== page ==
Feline diabetes: What is it, and how it could affect your cat?
Everyone loves cats, right? Sure they do. But cats are similar to humans in that they can develop diabetes, specifically known as “feline diabetes mellitus”.
Feline diabetes, like diabetes in humans, is challenging. But it is manageable. If your cat develops feline diabetes, you’ll need to make sure that it is extra fit and healthy.
But how can you identify if your cat is developing feline diabetes? What are the symptoms? Which cats at are risk? We’ll answer all those questions in this article.
What is feline diabetes?
Feline diabetes is similar to type 2 diabetes in humans. It is characterised either by the inability to produce enough insulin, or insulin resistance. This leads to higher than normal blood glucose levels.
Your cat might require insulin straight away, or it might be prescribed other anti-diabetic medication. Most cats eventually require insulin injections to control feline diabetes.
If the condition is diagnosed early on and your cat’s blood glucose levels are normalized, it is possible for feline diabetes to be put into remission and for your cat to come off medication.
What are the symptoms of feline diabetes?
If your cat is overweight and generally leads a sedentary lifestyle, then it has an increased risk of developing feline diabetes.
Common clinical signs of feline diabetes include increased urination (polyuria), increased thirst (polydipsia), increased appetite (polyphagia) and weight loss. These are all symptomatic of high blood sugar levels.
If you notice any other abnormal signs in your cat, such as weakness at the back of the legs, bladder infection, urinating outside the litter box or poor coat condition, it is best to take them to the vets for a check-up.
Which cats are at risk?
Cats that are middle-aged or older are more likely to develop feline diabetes. It is also more common in male cats than female cats, and cats that are neutered.
Burmese cats are more prone to developing feline diabetes in the UK, Australia and New Zealand, but this is not the case in North America, according to Cornell Feline Health Center.
As previous mentioned, cats that are overweight and don’t get much exercise are more likely to get feline diabetes. It is therefore essential for indoor cats to live healthily.
How do I manage feline diabetes?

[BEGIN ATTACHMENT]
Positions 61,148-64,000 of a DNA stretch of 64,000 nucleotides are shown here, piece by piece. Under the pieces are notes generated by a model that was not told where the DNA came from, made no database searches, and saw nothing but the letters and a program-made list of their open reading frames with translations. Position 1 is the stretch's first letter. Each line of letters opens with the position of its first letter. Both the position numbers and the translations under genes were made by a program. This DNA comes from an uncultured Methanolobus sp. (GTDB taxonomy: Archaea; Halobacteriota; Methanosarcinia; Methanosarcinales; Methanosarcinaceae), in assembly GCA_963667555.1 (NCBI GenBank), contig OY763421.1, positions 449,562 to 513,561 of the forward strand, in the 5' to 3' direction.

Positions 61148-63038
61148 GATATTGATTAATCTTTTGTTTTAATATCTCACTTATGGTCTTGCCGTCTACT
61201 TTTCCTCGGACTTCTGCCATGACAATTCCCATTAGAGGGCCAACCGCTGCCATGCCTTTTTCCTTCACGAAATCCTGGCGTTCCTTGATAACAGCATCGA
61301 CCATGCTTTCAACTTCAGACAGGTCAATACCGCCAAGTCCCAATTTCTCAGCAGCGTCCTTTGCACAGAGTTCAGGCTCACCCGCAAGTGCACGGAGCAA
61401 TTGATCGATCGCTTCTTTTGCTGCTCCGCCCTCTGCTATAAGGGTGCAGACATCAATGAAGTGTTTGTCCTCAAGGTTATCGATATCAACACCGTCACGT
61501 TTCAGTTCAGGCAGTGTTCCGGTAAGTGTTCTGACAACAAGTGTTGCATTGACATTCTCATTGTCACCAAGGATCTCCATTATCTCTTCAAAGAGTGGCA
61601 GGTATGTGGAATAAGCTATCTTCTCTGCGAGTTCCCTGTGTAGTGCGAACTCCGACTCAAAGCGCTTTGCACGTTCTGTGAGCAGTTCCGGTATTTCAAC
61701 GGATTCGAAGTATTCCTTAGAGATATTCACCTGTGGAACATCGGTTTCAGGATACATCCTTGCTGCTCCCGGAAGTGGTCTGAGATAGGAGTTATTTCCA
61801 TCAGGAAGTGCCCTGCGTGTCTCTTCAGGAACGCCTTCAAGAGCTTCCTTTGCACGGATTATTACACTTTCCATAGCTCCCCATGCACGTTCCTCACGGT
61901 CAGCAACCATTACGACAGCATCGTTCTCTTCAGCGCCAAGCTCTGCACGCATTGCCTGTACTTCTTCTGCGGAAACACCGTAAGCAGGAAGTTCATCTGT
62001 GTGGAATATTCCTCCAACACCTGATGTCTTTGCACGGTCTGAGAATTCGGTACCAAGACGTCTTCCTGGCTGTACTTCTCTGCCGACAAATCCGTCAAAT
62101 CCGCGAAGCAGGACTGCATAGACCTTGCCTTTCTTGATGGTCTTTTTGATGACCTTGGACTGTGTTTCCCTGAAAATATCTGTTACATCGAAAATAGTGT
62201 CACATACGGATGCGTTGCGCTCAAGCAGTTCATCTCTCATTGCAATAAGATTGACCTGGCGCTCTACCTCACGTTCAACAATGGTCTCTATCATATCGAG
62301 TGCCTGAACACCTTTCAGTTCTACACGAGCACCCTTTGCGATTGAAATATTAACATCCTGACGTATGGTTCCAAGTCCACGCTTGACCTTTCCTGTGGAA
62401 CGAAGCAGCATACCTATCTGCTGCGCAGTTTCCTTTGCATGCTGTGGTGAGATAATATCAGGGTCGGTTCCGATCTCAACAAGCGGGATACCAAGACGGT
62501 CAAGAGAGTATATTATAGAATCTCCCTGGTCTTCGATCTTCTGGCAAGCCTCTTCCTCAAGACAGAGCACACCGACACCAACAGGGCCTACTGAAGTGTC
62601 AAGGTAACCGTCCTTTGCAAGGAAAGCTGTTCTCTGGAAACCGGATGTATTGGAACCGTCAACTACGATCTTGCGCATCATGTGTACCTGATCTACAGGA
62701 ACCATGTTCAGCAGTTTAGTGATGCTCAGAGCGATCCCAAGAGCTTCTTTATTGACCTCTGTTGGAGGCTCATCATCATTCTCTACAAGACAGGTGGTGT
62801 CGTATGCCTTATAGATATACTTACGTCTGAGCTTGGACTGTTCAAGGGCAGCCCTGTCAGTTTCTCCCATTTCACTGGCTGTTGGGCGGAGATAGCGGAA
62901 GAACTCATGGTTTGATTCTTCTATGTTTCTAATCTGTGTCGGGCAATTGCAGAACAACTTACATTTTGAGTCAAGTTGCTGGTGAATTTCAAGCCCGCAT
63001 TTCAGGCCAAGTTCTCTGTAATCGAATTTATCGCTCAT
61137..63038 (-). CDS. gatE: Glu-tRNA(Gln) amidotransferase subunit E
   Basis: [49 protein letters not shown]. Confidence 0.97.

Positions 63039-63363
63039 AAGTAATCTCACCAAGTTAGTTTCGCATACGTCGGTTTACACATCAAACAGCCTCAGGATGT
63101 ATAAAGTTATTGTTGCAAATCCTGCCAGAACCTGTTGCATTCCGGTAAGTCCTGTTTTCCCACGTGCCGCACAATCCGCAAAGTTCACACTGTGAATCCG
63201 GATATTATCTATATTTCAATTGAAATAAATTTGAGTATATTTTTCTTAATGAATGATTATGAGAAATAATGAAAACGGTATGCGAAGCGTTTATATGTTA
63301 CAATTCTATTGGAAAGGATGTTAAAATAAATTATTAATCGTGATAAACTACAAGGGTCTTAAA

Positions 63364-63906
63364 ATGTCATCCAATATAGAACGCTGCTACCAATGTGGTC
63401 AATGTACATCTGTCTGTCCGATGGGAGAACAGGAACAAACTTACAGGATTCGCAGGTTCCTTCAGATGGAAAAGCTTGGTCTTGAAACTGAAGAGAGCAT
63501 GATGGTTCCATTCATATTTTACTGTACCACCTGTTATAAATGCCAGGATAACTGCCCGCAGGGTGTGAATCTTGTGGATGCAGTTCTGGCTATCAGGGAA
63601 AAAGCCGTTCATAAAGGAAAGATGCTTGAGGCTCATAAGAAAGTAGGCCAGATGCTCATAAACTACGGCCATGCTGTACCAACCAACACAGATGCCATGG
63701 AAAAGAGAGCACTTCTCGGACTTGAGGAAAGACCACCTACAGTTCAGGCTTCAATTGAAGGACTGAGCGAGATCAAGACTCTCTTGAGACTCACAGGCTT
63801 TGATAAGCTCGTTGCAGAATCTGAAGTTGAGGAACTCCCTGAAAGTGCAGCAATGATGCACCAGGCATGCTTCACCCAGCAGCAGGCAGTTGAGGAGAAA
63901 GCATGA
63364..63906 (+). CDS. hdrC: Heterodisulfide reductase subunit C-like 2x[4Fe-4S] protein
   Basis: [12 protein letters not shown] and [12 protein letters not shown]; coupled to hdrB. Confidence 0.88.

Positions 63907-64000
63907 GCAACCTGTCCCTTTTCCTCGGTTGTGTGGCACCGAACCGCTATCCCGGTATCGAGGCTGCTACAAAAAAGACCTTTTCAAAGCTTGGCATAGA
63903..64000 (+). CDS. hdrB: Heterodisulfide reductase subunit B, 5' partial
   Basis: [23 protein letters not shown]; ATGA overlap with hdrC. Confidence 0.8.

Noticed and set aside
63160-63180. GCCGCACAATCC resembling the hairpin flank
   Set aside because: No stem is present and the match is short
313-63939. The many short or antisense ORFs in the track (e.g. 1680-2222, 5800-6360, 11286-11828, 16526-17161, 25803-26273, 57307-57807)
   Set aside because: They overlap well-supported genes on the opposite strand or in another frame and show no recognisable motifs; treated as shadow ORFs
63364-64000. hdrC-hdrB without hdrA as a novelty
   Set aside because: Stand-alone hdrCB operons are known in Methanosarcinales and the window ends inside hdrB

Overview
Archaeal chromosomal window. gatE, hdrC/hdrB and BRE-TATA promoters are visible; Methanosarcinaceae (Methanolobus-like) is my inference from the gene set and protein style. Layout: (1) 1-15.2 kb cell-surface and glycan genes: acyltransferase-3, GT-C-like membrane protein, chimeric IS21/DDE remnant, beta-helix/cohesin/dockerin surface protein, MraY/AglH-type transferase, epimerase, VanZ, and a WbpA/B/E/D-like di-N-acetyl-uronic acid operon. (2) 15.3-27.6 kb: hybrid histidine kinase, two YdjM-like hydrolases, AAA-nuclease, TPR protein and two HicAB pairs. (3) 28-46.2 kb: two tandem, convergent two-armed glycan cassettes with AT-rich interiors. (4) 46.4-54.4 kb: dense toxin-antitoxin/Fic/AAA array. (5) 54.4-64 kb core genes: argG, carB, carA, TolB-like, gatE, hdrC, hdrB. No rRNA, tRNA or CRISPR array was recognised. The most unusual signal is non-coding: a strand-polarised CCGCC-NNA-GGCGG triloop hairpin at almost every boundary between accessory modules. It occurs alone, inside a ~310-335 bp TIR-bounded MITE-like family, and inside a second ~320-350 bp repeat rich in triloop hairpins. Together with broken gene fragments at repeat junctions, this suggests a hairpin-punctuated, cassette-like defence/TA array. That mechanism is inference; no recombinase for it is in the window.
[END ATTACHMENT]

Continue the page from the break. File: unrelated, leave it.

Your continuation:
Aside from making sure your cat receives their medication as required, which your vet will inform you about, it is important that they get daily exercise and eat the right foods.
This can all take a little while to adapt to, but it is important that you make these changes. If feline diabetes is not properly controlled, it could lead to further complications such as neuropathy, which will restrict your cat’s ability to move properly, or diabetic ketoacidosis.
Your vet will discuss with you the best dietary options for your cat; low-carbohydrate and high-fiber diets are among those that can help cats lose weight, but medication might be an integral factor in whichever diet your vet recommends.
Above all, make sure that your cat is not over-fed and is eating healthily. Keep monitoring their weight if they have been told to lose weight and check back in with your vet if you are concerned that your cat is still putting weight on.
Your vet can also help you devise an exercise routine to stick to. Short periods of play, even 10-15 minutes intervals, several times a day can be beneficial for weight loss and increasing insulin sensitivity. Be prepared to purchase a variety of toys to encourage them to exercise, and don’t become frustrated if your cat shows no interest in exercise. Instead, return to your vet who will be able to suggest new methods of getting your cat to exercise.
What is my cat’s prognosis?
Many cats with feline diabetes can live a perfectly normal, happy life, providing they are well looked after. Some cats can even achieve remission from their diabetes and be taken off medication.
Factors such as age, comorbidities may affect the long-term health of your cat, and your vet may wish to conduct several examinations with your cat, especially if their diabetes becomes difficult to manage.
However, dedicated management can help ensure that your cat lives for many years without too many health problems.
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